When Frank Ocean opened up about his sexuality in a [article id="1689035"]heartfelt Tumblr post[/article] last summer it brought down one of the most enduring hurdles in the hip-hop/R&B world. His letter, in which he opened up about his first love, an unnamed man, was seen as a watershed in urban music and it [article id="1689036"]drew praise[/article] from Odd Future boss Tyler, the Creator and hip-hop icon Russell Simmons.
Another major wall came down on Monday, when 12-year NBA veteran forward Jason Collins became the first active player in a major league sport to come out. In a personal essay in Sports Illustrated, Collins wrote, "I'm a 34-year-old NBA center. I'm black. And I'm gay. I didn't set out to be the first openly gay athlete playing in a major American team sport. But since I am, I'm happy to start the conversation. I wish I wasn't the kid in the classroom raising his hand and saying, 'I'm different.' If I had my way, someone else would have already done this. Nobody has, which is why I'm raising my hand."
Collins said he chose this time to come out because of the deep impact the Boston Marathon bombings had on him and his belief that he couldn't wait anymore for the perfect moment to come out because "things can change in an instant, so why not live truthfully?"
Though he doesn't name-check Ocean, there's no doubt that the Odd Future crooner's action last summer made the atmosphere a bit safer for Collins to make his decision. "I'm glad I'm coming out in 2013 rather than 2003," Collins wrote. "The climate has shifted; public opinion has shifted." Like Ocean, Collins chose to make his statement not in a teary interview with Oprah or another talk show host, but in an essay in which he could explain himself on his own terms without another voice clouding his story.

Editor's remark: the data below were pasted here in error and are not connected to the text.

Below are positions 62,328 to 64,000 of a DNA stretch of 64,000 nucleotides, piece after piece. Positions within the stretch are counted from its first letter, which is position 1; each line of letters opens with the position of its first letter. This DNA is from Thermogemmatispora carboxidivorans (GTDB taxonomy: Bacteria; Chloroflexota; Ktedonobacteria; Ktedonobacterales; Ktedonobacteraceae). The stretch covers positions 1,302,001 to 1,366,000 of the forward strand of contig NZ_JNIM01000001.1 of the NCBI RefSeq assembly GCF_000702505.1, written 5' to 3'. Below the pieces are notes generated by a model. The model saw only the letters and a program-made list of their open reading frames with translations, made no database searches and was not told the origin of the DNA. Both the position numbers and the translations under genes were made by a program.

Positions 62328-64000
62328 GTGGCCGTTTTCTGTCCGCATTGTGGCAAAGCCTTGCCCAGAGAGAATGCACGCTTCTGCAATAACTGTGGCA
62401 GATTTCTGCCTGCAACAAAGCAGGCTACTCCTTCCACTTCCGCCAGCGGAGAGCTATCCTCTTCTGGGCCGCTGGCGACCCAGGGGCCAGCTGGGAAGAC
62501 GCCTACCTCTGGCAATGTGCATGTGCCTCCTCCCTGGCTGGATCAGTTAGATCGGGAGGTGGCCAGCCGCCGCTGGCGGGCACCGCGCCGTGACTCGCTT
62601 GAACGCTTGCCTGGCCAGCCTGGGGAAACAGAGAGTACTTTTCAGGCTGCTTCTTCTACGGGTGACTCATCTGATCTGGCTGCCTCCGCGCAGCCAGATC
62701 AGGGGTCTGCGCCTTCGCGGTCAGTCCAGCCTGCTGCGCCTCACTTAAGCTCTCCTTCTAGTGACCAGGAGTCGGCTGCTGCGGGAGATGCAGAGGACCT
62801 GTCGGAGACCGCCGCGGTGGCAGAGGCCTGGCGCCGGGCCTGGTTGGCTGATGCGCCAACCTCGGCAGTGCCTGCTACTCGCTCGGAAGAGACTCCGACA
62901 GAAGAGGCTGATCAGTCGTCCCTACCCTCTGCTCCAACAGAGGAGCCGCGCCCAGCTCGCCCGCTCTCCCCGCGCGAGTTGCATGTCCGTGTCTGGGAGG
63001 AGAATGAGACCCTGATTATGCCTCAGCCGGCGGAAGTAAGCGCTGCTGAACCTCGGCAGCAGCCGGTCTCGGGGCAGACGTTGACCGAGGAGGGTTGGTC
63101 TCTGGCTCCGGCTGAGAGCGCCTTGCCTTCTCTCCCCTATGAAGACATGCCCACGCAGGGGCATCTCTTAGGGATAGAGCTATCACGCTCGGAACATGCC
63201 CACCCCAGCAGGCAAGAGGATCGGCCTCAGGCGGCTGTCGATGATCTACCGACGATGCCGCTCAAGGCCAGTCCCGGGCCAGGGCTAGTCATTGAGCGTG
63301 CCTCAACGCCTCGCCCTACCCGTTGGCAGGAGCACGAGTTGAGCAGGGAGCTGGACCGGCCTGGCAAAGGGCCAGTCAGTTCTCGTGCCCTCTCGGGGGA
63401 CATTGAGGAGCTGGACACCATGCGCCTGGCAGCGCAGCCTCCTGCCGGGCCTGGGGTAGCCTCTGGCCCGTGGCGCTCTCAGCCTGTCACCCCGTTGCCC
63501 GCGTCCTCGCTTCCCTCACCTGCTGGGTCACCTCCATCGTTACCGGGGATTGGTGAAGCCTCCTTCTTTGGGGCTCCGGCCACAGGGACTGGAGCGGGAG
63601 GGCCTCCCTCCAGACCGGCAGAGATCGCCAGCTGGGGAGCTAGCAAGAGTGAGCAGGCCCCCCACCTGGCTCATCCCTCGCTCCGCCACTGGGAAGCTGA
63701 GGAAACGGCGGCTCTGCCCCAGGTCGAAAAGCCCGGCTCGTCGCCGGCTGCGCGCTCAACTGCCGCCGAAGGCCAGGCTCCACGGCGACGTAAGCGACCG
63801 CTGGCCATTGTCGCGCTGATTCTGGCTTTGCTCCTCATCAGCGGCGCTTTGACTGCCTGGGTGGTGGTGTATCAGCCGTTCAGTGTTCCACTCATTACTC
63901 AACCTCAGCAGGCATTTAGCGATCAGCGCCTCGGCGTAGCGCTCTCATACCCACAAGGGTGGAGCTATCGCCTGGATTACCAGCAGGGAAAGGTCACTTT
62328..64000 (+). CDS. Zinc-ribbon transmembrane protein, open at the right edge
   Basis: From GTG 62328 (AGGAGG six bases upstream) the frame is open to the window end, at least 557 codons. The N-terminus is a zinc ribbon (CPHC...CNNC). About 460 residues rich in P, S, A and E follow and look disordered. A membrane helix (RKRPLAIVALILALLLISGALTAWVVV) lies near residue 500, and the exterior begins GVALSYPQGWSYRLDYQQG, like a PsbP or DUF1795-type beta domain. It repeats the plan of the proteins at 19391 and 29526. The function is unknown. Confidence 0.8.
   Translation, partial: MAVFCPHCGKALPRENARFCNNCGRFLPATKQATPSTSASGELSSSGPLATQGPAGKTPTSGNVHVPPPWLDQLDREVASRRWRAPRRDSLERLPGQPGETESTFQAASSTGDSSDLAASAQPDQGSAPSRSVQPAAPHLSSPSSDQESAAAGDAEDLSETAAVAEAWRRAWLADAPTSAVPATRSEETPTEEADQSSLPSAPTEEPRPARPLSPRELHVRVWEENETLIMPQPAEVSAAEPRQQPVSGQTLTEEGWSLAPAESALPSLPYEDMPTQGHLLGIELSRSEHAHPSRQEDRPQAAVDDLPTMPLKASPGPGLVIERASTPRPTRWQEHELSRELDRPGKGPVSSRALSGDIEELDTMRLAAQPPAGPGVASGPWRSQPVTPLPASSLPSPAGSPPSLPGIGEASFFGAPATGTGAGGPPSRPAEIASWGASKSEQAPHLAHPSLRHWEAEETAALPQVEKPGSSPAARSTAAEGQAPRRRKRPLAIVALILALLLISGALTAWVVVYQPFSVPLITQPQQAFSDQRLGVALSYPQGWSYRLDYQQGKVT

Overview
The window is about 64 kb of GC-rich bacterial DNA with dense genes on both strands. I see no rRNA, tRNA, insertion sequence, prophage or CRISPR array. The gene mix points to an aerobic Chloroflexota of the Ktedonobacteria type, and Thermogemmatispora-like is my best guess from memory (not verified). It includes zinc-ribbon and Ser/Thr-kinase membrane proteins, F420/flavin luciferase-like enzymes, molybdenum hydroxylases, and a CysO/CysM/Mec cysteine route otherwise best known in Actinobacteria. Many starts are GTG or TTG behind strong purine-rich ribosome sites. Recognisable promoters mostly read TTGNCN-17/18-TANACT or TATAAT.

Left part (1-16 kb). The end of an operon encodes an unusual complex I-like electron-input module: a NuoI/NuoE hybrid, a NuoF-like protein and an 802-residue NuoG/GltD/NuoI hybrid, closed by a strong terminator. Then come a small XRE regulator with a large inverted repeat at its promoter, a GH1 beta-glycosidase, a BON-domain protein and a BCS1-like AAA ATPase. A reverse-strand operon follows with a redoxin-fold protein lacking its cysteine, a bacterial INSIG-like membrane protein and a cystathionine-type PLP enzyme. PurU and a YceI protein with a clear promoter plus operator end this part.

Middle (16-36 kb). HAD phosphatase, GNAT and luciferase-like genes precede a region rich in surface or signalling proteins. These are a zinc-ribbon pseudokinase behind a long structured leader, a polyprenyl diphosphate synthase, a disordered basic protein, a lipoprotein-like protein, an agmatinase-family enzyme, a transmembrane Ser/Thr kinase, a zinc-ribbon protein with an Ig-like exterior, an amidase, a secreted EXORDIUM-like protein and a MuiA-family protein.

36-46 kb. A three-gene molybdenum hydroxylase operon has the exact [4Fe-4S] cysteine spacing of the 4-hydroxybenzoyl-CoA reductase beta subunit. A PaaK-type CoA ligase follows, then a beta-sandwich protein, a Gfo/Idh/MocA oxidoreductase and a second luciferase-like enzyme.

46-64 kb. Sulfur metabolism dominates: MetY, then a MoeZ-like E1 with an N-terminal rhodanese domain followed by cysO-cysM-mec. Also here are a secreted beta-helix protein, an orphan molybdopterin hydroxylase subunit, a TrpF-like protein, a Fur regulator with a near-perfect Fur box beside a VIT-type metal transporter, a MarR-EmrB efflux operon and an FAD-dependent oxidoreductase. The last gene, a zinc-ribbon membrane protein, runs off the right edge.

And, like Ocean, Collins got lots of big-name support for his actions, from fellow players like Kobe Bryant and Magic Johnson, to former president Bill Clinton and his daughter Chelsea, to director Spike Lee and talk show host Ellen DeGeneres, who tweeted, "I'm overwhelmed by your bravery, Jason, & sending so much love."
Other sports stars also weighed in, including out tennis icon Martina Navratilova, boxing great Evander Holyfield and wrestler/actor Dwayne "The Rock" Johnson, who wrote, "Being real & authentic is very powerful. Well done Jason Collins for having the courage to take a monumental step forward."
Among the Hollywood notables who sent their best wishes were Eva Longoria, former 'NSYNC member Lance Bass, Sirius/XM talker Howard Stern, Rosie O'Donnell, Kathy Griffin, Jesse Tyler Ferguson, Neil Patrick Harris, Busy Phillips and Katy Perry, who said, "Congrats, Jason Collins and thank you!"